The Tennessee Smokies are a Minor League Baseball team based in Kodak, Tennessee, a suburb of Knoxville. The team, which plays in the Southern League, is the Double-A affiliate of the Chicago Cubs. They play at Smokies Stadium, directly off Interstate 40 at Exit 407, which seats up to 8,000 fans. The team was based in Knoxville and called the Knoxville Smokies among other names for many years before moving to Kodak and changing its name prior to the 2000 season. The team's nickname refers to the Great Smoky Mountains mountain range which permeates the region; mountains in the chain are often clouded in a hazy mist that may appear as smoke rising from the forest. The team plans to move into a new facility in Knoxville beginning in the 2025 season.
|Minor league affiliations|
|League||Southern League (2022–present)|
|Major league affiliations|
|Team||Chicago Cubs (2007–present)|
|Minor league titles|
|League titles (3)|
|Division titles (9)|
|First-half titles (8)|
|Second-half titles (9)|
|Name||Tennessee Smokies (2000–present)|
|Colors||Royal blue, light blue, red, tan, white|
|Ballpark||Smokies Stadium (2000–present)|
|General manager||Tim Volk|
|Media||MiLB.TV and WETR|
Prior professional baseball in KnoxvilleEdit
Knoxville has hosted Minor League Baseball teams since the late 19th century. The city's professional baseball history dates back to 1896 with the formation of the Knoxville Indians who played two seasons in the Southeastern League. They were followed by the Knoxville Reds (1902–1905). In 1904, the Reds won the city's first professional championship in the Tennessee–Alabama League. The Knoxville Appalachians began play in 1909 as members of the original Class B South Atlantic League. They dropped out of the "Sally League" that season, but continued in the Class D Southeastern League (1910) and Appalachian League (1911–1914). The Appalachians adopted the Reds moniker from the previous Knoxville team in 1912.
The club returned to the South Atlantic loop, now Class B, as the Smokies from 1925 to 1929. On July 22, 1931, the Mobile Bears franchise of the A1 Southern Association moved to Knoxville and played as the Smokies through July 5, 1944, when the club returned to Mobile. The transfer marked the end of Knoxville's membership in the Southern Association.
In 1946, the Smokies joined the Class B Tri-State League and played in it until the loop folded in 1955. But in July 1956, when the Montgomery Rebels of the Class A South Atlantic League needed a new home, they transferred to Knoxville. The Smokies' manager that season was Earl Weaver who was elected to the Baseball Hall of Fame in 1996.
The Smokies were reclassified as Double-A with the rest of the Sally League in 1963, and were charter members of the Sally's successor, the Southern League, in 1964. Apart from a four-year (1968–1971) hiatus, they have continued in the Southern loop ever since.
Knoxville returned in 1972 as the Knoxville White Sox or Knox Sox, the Chicago White Sox's Double-A club. They transferred their affiliation to the Toronto Blue Jays in 1980, a link that lasted until 1999. For the first 13 of those years, the team was officially known as the Knoxville Blue Jays, or locally referred to as simply the K-Jays. The historic Smokies moniker was reintroduced beginning in the 1993 season.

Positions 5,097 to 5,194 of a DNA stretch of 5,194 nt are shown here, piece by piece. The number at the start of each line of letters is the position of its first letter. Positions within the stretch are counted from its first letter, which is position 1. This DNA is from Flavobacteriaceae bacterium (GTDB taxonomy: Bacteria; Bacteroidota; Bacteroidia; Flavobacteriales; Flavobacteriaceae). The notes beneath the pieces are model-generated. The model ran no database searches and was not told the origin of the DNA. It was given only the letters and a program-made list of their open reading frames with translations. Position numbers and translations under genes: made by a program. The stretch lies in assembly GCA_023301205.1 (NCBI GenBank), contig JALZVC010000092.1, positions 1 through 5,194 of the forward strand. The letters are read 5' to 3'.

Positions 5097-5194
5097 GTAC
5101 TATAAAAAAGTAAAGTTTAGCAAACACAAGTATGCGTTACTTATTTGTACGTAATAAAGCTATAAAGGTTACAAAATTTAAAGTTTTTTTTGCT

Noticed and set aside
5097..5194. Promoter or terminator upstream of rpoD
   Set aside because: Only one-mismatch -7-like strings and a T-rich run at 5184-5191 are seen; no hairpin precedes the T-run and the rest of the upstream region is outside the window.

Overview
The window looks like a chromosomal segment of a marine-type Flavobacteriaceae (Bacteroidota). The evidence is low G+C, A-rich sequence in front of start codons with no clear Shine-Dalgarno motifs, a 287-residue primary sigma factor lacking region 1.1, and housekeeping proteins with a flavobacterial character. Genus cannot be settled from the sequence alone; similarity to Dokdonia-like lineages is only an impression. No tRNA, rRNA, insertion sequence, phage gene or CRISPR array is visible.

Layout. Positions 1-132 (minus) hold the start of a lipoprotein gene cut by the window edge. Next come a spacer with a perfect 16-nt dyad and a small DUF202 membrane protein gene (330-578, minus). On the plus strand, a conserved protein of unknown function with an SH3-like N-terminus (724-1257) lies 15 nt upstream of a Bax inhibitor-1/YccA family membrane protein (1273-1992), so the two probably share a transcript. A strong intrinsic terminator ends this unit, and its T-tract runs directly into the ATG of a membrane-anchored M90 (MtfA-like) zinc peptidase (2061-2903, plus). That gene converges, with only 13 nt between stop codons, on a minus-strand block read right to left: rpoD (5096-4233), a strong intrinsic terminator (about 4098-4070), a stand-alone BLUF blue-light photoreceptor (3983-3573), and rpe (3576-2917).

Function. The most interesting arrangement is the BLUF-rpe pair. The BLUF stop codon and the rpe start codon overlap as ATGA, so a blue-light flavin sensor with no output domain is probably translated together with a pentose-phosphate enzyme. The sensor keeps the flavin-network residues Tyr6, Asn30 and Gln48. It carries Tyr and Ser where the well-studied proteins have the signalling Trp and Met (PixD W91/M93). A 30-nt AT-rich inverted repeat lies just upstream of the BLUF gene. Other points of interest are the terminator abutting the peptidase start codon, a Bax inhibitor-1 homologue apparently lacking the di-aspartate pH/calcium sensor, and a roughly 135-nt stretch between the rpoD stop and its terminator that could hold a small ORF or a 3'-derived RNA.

From 1954 to 1999, Knoxville baseball teams played in Bill Meyer Stadium, formerly known as Knoxville Municipal Stadium, on Don Ridley Field. The stadium was named for Knoxville native son and former Pittsburgh Pirates manager Billy Meyer.
From 1999 to 2005, the Smokies were the Double-A affiliate of the St. Louis Cardinals. However, when the Cardinals purchased the El Paso Diablos, which had been the Arizona Diamondbacks' Double-A affiliate, the Diamondbacks retained the Smokies as their new Double-A affiliate. On September 21, 2006, the Chicago Cubs, who had previously had a Double-A affiliation with division rival West Tenn Diamond Jaxx, reached a two-year player development contract with the Smokies through the 2008 season.
Chicago Cubs (2007–present)Edit
In December 2008, Hall of Famer and former Chicago Cubs All-Star second baseman Ryne Sandberg was named manager for the 2009 season. Sandberg led the Smokies to a second-half Southern League North Division crown and a 3–1 divisional playoff series win over the Huntsville Stars. The Smokies would eventually fall 3-games-to-1 to the Jacksonville Suns for the 2009 Southern League Championship.
In June 2013, the then-Smokies' ownership group, led by Cleveland Browns owner Jimmy Haslam, sold the team to Randy Boyd, a local Knoxville businessman. Though a devoted baseball fan, Boyd is not involved in the day-to-day management of the team, delegating those responsibilities to CEO Doug Kirchhofer and General Manager Brian Cox. In 2016, speculation began that Boyd was wanting to move the Smokies back to Knoxville after he had purchased several parcels in downtown Knoxville. Boyd said he had envisioned a baseball stadium on that site, but at that time had no plans to bring the baseball team back to Knoxville until 2025, when the current stadium contract expires.
On July 11, 2014, The Chicago Cubs and Tennessee Smokies announced an extension to their Player Development Contract (PDC) for the maximum possible term of four years. The agreement meant the Smokies were to remain the Cubs' Double-A affiliate through the 2018 season.
On October 22, 2014 the Smokies revealed new logos, colors, and uniforms that reflected their ongoing relationship with the Chicago Cubs organization.
Smokies Stadium experienced its largest crowd ever of 7,958 on May 13, 2017, against the Montgomery Biscuits. The Smokies lost the game 3–1, which was also Star Wars Night. The previous attendance record was the 7,866 on July 24, 2015, against the Chattanooga Lookouts. The Smokies won the game 8–4, which was also Toy Story Night and Daddy-Daughter Date Night.
In conjunction with Major League Baseball's restructuring of Minor League Baseball in 2021, the Smokies were organized into the Double-A South. In 2022, the Double-A South became known as the Southern League, the name historically used by the regional circuit prior to the 2021 reorganization.